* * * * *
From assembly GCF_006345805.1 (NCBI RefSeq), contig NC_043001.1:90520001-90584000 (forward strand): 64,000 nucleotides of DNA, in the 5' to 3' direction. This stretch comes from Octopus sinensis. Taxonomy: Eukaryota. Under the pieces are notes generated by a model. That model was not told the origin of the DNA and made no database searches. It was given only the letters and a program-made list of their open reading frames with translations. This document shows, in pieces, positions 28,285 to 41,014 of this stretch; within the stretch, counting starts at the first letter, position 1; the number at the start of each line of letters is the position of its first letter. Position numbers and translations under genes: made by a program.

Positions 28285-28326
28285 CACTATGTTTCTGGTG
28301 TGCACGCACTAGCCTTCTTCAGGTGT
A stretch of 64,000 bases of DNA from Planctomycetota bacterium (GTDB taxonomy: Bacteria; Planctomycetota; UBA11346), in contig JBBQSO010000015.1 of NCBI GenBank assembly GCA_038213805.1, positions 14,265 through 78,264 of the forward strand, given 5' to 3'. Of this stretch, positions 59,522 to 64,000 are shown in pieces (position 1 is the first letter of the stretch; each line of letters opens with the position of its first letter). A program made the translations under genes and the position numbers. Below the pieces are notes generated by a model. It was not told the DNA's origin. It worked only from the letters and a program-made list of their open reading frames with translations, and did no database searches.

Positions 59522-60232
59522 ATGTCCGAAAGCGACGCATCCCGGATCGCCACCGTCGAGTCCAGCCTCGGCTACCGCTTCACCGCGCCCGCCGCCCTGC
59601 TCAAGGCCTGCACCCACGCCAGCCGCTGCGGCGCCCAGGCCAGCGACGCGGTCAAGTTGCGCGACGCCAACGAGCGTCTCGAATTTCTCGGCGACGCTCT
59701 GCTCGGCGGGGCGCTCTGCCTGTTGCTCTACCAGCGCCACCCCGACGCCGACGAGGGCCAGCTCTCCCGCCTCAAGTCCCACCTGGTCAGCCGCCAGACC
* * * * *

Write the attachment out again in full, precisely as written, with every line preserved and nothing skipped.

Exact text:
From assembly GCF_006345805.1 (NCBI RefSeq), contig NC_043001.1:90520001-90584000 (forward strand): 64,000 nucleotides of DNA, in the 5' to 3' direction. This stretch comes from Octopus sinensis. Taxonomy: Eukaryota. Under the pieces are notes generated by a model. That model was not told the origin of the DNA and made no database searches. It was given only the letters and a program-made list of their open reading frames with translations. This document shows, in pieces, positions 28,285 to 41,014 of this stretch; within the stretch, counting starts at the first letter, position 1; the number at the start of each line of letters is the position of its first letter. Position numbers and translations under genes: made by a program.

Positions 28285-28326
28285 CACTATGTTTCTGGTG
28301 TGCACGCACTAGCCTTCTTCAGGTGT
A stretch of 64,000 bases of DNA from Planctomycetota bacterium (GTDB taxonomy: Bacteria; Planctomycetota; UBA11346), in contig JBBQSO010000015.1 of NCBI GenBank assembly GCA_038213805.1, positions 14,265 through 78,264 of the forward strand, given 5' to 3'. Of this stretch, positions 59,522 to 64,000 are shown in pieces (position 1 is the first letter of the stretch; each line of letters opens with the position of its first letter). A program made the translations under genes and the position numbers. Below the pieces are notes generated by a model. It was not told the DNA's origin. It worked only from the letters and a program-made list of their open reading frames with translations, and did no database searches.

Positions 59522-60232
59522 ATGTCCGAAAGCGACGCATCCCGGATCGCCACCGTCGAGTCCAGCCTCGGCTACCGCTTCACCGCGCCCGCCGCCCTGC
59601 TCAAGGCCTGCACCCACGCCAGCCGCTGCGGCGCCCAGGCCAGCGACGCGGTCAAGTTGCGCGACGCCAACGAGCGTCTCGAATTTCTCGGCGACGCTCT
59701 GCTCGGCGGGGCGCTCTGCCTGTTGCTCTACCAGCGCCACCCCGACGCCGACGAGGGCCAGCTCTCCCGCCTCAAGTCCCACCTGGTCAGCCGCCAGACC